Allure of Magnet Schools Wins Over Nearby Districts
Friday, December 29, 2006
For Jamahl Stokes of Prince William County, the decision to attend the Thomas Jefferson School for Science and Technology 30 miles away in Fairfax County came down to this quandary Suffer more than two hours of commuting round trip for the privilege of attending one of the nation's best high schools? Or enroll in the neighborhood school 15 minutes away near Manassas?
Jamahl went with T.J., as it is known, for his freshman year. Then he changed his mind. Too many nights spent awake until 1 a.m. because of football practice, the horrendous commute and piles of homework. Too many days sleeping in class.
"I definitely would have preferred having the school in Prince William," said Jamahl, 15, now a sophomore at Osbourn Park High School. "Some people get discouraged because when they hear about the prestige of T.J., they also hear about the commute, and they don't necessarily want to go through that."
Now, Prince William school officials are considering a response to the pleas of students like Jamahl and others who want a prestigious magnet high school, with exclusive admissions and a special focus on subjects like math and science, but located within the county.
Educators, parents and teenagers in Northern Virginia say there is a growing demand for exclusive magnet schools similar to Thomas Jefferson, a regional "governor's school" in the Alexandria section of Fairfax that admits fewer than 20 percent of applicants. They believe such schools are more desirable because their high-level math and science courses and stringent application process make them look formidable to university admissions officers.
Prince William's proposal comes two years after neighboring Loudoun County created its own exclusive magnet school, the Academy of Science. It screens students based on grades, performance on a standardized test and a creative writing sample. The school on average admits fewer than 30 percent of students who apply. Academy Director George Wolfe said it is the only public school in Northern Virginia aside from Thomas Jefferson that has rigorous academic admissions criteria for the entire student body.
Unlike students at Thomas Jefferson, those at the Academy of Science split time between the magnet school and their home school. Applications to the program have risen in its first two years from 205 to 230. But Wolfe said he did not want the school to be known as a "T.J. West or T.J. North."
"Parents are driving the magnet school idea because they want their kids to have an edge over what they see as the competition," he said. "Kids feel like this is a safe haven where they're with colleagues, not just with fellow students."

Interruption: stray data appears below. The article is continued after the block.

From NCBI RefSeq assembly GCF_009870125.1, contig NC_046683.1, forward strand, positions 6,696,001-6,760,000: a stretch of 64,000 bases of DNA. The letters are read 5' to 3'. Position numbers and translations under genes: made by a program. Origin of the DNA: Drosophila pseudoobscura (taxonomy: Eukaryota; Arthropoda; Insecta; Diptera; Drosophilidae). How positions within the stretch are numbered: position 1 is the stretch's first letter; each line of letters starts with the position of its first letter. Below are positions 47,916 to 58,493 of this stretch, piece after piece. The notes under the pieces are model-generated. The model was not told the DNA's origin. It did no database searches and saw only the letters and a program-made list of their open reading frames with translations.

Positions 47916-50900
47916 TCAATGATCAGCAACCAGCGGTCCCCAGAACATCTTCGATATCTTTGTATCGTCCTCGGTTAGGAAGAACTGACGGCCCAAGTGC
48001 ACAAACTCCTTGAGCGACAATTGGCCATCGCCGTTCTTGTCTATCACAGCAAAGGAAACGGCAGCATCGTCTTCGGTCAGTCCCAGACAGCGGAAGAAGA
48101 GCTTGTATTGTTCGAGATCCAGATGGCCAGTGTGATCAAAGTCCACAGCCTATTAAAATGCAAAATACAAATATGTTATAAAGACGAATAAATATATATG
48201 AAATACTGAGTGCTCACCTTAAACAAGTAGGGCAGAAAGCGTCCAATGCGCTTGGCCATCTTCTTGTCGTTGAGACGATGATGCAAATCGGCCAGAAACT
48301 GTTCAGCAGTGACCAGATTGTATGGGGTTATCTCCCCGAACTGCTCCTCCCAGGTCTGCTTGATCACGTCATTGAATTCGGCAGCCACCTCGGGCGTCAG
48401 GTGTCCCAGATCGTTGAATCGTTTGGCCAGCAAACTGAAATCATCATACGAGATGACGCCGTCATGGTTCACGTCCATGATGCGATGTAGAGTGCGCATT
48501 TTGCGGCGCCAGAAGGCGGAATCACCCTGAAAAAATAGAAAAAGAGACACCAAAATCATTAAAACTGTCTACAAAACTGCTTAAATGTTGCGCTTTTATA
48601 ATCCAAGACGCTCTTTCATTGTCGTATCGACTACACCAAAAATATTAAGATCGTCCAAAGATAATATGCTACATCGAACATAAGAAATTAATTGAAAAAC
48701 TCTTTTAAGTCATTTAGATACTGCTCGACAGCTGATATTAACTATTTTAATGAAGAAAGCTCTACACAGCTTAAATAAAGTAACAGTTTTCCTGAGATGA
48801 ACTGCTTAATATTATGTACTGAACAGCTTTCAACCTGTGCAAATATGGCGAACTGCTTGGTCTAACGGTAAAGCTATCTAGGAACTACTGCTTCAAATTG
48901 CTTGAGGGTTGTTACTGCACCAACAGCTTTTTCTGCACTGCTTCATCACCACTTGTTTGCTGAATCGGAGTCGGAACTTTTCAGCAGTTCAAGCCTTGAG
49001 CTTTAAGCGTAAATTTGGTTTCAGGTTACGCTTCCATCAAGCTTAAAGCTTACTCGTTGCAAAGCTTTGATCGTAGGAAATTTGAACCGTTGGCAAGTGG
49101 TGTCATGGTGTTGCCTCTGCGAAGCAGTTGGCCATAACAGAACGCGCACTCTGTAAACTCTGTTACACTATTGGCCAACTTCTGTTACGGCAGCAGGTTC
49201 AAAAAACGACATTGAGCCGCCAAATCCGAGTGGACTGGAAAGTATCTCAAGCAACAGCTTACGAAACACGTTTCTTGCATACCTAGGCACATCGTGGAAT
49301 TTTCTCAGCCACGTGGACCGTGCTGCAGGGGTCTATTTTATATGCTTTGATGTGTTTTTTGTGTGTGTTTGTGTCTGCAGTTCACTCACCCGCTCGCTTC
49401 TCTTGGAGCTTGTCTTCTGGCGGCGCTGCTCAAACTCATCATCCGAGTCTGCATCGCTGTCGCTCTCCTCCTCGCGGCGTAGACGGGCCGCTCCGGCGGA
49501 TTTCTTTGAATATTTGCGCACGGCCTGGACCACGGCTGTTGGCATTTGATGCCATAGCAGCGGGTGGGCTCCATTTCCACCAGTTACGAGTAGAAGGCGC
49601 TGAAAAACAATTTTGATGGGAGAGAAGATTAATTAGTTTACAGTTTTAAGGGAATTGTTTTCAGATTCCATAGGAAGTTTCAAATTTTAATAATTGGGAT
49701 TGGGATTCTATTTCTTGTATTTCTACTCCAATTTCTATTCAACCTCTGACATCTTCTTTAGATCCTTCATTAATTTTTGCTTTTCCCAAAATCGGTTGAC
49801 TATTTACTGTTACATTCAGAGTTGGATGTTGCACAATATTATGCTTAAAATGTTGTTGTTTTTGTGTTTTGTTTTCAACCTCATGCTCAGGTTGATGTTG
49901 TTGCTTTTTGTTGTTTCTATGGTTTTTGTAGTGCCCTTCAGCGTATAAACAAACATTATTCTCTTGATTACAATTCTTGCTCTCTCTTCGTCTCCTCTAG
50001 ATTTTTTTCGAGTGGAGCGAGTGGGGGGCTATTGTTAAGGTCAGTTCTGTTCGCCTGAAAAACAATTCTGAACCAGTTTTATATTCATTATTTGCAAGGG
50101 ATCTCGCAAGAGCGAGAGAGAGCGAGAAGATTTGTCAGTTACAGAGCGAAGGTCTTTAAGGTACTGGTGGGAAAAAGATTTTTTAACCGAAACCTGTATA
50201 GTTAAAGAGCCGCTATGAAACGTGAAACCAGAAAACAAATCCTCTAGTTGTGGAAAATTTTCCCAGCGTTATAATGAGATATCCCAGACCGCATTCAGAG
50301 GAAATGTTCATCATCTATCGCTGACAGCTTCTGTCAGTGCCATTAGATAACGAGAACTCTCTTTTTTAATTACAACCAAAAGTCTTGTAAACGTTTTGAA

Most Thomas Jefferson students come from Fairfax, the region's largest county. Prince William, with more than 70,000 students, has the second-largest school system in Northern Virginia and the fifth-largest in the Washington area. But it now sends only 49 students to T.J., according to the school's figures, while Loudoun sends 109 and Arlington County 83.
Some Prince William officials say establishing a school like Thomas Jefferson would help the county retain its best students and enhance the school system's appeal to an increasingly wealthy and well-educated demographic. The county system already has a slew of well-regarded specialty high schools that admit students based primarily on their interests. But sometimes its reputation suffers because it has lower average SAT scores than other large Northern Virginia systems.
"It's a matter of prestige," said Prince William School Board member Milton C. Johns (Brentsville), who joined with another board member in the fall to propose an exclusive magnet school. "Right now, we have a lot of students in our math and science programs, but they're not selective. We want to attract the best teachers and families. It also attracts us to businesses."
School administrators are studying the proposal. One idea is to build "schools within a school," perhaps in the western or central parts of the county. One of the schools on the campus could be an exclusive magnet for math and science that admits students based on grades and a test; another could be a standard neighborhood school; and a third could be what is known as a "traditional" school with strict rules and dress codes.
It could take a year or more for the school board to consider a detailed plan. But many parents and students already are intrigued, especially those who considered Thomas Jefferson but didn't apply.
Jessica Maples, 16, a junior at Battlefield High School in Haymarket, said she weighed Thomas Jefferson when she was in eighth grade but decided against it because of the commute. She added that she didn't want her social circle to be miles away in another county.
"I do cheerleading and play lacrosse, and it would definitely be hard to see people during the week and weekends," she said. "I think a lot of kids would attend or be serious about attending if it was closer, because it would give them a chance at a higher [level] of education but they would not have to fight the traffic and be away from family."
Meanwhile, the longer Prince William waits to offer a competitor to Thomas Jefferson, the longer it risks losing some of its top academic talent. Raillan Brooks, 16, of Manassas, who skipped a grade in school and is a senior at Thomas Jefferson, fits that profile.
If Prince William had an exclusive magnet high school when Brooks graduated from Stonewall Middle School in Manassas, he said he would have given it a serious look.
"It would have been appealing to me if the program had been established and if there had been a track record of performance," he said. "I'd look at the college acceptances, like if they were going to U-Va."
Was the commute worth it in the end? The three hours on a bus every school day for three years? Put it this way: Brooks just got into Yale University.